James Hester has been involved with HEMA since the age of 15, when he began performing fight shows throughout New England. He then set his course as an academic and educator, working in museums before completing an MA in Medieval Studies in the UK. He then joined the Royal Armouries Museum, rising over five years to become Curator of Tower Collections at the Tower of London. In 2015 he was awarded the Arms & Armour Heritage Trust Studentship to complete a PhD focusing on late medieval martial arts at the University of Southampton. A summary of the PhD thesis is here.
In this episode we talk about James’s exciting research, particularly about matching up the treatises and other sources we have from the period with the notches and dings found on weapons and skeletal evidence from battlefield graves to work out whether the techniques detailed in the fencing treatises were ones that were actually used at the time. Is it possible to extrapolate from a fencing treatise that this is how people actually fought? Click on the link for a video lecture on some of James’s research into damage on arms and armour.
We also talk about the passage of arms events James has organised, and his attempts to make the armour at these events as historically accurate as possible, i.e. not what we would think of as “safe” by modern standards. To read more about the 2018 passage of arms at the beautiful Château de Castelnaud in the Dordogne, France, see here: A brief write-up of the 2018 Judgement of Mars with some photos. For more photos, see this link from Facebook: Photos by La Mesnie du Blanc Castel of the 2019 Judgement of Mars on their Facebook page.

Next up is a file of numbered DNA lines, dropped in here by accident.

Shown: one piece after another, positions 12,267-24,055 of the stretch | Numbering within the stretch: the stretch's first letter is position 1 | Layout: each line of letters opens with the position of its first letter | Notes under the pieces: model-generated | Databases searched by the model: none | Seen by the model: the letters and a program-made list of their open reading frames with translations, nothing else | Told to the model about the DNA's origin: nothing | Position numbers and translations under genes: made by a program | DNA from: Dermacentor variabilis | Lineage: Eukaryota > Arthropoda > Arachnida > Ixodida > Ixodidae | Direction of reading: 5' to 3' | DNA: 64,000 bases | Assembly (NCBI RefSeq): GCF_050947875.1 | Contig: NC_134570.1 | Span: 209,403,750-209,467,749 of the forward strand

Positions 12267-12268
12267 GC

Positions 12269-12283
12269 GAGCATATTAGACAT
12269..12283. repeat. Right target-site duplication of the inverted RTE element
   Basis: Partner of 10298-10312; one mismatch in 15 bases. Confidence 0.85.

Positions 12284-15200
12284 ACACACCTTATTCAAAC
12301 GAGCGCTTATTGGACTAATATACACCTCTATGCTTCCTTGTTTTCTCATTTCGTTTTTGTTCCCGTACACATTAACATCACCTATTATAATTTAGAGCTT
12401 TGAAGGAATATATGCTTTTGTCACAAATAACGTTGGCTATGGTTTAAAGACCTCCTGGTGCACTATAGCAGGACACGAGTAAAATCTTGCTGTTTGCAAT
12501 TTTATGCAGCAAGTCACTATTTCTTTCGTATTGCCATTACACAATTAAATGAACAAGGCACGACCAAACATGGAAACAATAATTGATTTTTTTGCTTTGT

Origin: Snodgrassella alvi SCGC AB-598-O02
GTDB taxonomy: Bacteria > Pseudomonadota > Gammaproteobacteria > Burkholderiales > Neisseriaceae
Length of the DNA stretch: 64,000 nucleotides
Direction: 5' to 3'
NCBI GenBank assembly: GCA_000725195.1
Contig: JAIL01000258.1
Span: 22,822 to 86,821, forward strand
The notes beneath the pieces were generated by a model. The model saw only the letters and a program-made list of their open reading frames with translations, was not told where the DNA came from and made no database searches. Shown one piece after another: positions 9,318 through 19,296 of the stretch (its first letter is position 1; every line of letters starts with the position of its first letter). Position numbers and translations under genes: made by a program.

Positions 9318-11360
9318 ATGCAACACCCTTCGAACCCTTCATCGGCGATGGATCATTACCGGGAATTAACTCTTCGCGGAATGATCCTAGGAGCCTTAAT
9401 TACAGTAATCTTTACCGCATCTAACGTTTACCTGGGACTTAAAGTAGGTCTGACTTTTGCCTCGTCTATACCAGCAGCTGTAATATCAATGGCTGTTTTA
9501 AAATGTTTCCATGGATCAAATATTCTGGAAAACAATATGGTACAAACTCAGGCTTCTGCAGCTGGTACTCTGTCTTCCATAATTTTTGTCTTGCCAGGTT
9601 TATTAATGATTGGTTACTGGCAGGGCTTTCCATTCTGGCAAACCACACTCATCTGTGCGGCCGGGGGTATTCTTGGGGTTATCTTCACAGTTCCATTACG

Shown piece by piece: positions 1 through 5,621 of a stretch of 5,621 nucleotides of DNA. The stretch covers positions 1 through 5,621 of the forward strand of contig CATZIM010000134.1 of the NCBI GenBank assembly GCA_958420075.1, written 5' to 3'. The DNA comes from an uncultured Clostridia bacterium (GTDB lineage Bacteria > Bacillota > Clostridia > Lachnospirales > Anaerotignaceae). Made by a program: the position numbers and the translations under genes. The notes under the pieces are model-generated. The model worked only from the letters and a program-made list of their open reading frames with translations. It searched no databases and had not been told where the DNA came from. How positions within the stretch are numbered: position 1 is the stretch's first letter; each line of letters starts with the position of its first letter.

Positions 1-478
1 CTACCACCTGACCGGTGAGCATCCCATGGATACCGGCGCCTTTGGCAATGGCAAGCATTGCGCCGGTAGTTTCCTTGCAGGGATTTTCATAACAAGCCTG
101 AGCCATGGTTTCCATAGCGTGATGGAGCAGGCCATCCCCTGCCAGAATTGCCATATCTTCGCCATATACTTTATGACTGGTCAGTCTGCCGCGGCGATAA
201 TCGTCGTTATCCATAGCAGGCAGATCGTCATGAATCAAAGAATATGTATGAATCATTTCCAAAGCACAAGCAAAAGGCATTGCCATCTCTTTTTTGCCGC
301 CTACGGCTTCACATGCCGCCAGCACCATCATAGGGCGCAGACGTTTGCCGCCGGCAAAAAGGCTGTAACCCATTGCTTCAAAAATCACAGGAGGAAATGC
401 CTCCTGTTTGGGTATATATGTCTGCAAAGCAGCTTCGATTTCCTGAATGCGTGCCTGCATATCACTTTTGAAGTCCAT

In the introduction I mention photographs of the treatises at the Fencing Museum in the U.K. You can see these here: https://guywindsor.net/2017/06/a-great-week-for-historical-fencing/
For more information on James and his work, see: